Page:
Reversing a lower court’s decision, the Alabama Supreme Court has ruled that the fact a fawn is born of a whitetail doe doesn’t necessarily make it a whitetail for regulatory purposes.
At issue is the question of hybrids. Several years ago, Terry Kennedy and Johnny McDonald, licensed deer breeders in the state, used artificial insemination to impregnate captive whitetail does with mule deer semen from out of state. The goal was to produce hybrid bucks with larger racks and thus, higher value to hunters.
In May 2017, an Alabama Department of Wildlife and Natural Resources (ADWNR) letter to deer breeders around the state noted that such hybrids would be illegal to hunt. State law defines only whitetails, elk, fallow deer and nonindigenous animals lawfully brought into Alabama prior to May 1, 2006, and their offspring, as “protected game animals” that can be hunted. The law was passed to shut off the importation of non-native deer and other wildlife for hunting purposes.
On June 7, 2018, Kennedy filed a lawsuit against ADWNR Commissioner Christopher Blankenship and Wildlife and Freshwater Fisheries Division Director Charles Sykes, claiming the “and their offspring” part of the law means any fawn born to a whitetail doe should qualify as a game animal. McDonald was added as a plaintiff in an amended complaint filed on July 25, 2018.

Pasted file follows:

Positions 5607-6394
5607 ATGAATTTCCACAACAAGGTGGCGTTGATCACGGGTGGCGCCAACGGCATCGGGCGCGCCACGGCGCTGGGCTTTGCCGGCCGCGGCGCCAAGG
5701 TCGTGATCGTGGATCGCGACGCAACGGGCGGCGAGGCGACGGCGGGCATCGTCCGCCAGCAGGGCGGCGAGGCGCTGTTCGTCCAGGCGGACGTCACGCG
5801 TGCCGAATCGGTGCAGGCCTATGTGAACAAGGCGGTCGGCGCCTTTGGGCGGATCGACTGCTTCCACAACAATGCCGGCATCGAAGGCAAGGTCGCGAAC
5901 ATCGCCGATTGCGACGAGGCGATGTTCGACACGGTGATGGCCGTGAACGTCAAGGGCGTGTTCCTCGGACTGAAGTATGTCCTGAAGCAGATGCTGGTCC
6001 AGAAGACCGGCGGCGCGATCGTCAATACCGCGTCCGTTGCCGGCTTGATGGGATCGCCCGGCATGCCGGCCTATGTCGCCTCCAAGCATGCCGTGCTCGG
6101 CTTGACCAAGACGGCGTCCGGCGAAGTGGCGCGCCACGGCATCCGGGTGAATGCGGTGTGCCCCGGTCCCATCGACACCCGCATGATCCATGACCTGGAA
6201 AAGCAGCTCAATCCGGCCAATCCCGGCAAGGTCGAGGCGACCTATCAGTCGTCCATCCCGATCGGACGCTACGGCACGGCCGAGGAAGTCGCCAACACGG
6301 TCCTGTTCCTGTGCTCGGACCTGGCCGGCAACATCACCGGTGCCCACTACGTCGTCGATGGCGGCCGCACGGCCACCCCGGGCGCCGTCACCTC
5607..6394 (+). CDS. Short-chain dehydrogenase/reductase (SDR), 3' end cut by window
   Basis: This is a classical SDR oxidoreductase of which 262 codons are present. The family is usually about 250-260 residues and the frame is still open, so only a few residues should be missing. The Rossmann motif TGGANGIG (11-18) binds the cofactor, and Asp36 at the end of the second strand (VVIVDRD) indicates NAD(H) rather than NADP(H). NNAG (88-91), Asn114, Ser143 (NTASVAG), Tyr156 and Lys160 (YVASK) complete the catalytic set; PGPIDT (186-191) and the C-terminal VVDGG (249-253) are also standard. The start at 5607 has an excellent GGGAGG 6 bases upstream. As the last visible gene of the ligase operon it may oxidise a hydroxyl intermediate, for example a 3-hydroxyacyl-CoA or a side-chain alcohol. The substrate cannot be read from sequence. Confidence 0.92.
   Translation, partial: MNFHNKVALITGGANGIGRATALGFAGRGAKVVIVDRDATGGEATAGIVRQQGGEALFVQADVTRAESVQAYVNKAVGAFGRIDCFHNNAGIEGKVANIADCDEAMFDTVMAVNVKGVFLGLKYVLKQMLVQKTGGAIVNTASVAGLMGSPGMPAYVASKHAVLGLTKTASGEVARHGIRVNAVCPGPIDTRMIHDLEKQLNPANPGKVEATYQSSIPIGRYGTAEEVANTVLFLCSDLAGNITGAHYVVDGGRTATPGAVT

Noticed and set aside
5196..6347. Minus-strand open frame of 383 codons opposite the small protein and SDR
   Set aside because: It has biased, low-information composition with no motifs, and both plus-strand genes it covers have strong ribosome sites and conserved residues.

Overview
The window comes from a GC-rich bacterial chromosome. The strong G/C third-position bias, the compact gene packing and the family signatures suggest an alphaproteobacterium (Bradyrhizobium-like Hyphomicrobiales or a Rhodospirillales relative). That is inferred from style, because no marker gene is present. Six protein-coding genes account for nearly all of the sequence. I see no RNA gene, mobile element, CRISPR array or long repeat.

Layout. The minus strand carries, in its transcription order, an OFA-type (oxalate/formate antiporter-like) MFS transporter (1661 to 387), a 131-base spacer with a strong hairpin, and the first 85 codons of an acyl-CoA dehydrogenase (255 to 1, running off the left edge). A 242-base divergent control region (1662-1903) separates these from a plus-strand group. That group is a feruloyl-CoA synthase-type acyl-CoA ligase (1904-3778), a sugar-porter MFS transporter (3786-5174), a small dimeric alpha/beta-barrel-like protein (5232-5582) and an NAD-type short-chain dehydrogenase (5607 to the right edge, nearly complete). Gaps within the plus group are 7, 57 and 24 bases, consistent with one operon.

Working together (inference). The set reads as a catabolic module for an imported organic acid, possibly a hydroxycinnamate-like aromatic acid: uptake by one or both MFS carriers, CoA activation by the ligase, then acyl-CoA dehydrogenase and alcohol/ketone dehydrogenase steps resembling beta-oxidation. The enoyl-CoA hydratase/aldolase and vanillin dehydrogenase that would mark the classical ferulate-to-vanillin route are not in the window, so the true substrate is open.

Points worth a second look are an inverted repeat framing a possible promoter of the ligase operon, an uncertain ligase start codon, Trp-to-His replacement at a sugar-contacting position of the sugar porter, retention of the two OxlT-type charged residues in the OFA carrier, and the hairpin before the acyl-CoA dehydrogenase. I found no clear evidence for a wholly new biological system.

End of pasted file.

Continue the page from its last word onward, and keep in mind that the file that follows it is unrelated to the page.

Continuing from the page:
On Feb. 25, 2019, the Montgomery Circuit Court ruled in the plaintiffs’ favor, based on application of the old legal maxim partus sequitur ventrem (Latin for “that which is brought forth follows the belly”). In simpler terms, this means the legal status of an offspring is the same as the mother’s. Following this doctrine, any fawn born to a whitetail doe in Alabama would be a game animal, regardless of its father.
ACDNR appealed, sending the case to the Alabama Supreme Court. There, the agency argued that applying partus sequitur ventrem circumvents common-sense interpretation of the law.
The higher court agreed, deciding by an 8-1 vote that “and their offspring” referred only to descendants of nonindigenous animals legally in the state.
“When interpreting a statute, this Court looks to the plain meaning of the words as written by the legislature,” wrote Associate Justice James “Jay” Mitchell in presenting the Supreme Court’s opinion. “If the hybrid deer are ‘protected game animals’ based on another theory, it will be established only following further proceedings.”
So the justices didn’t address the ultimate question of whether or not the hybrids could be scientifically proven to be whitetails, only that having been born to whitetail does is insufficient to make them game animals under Alabama law.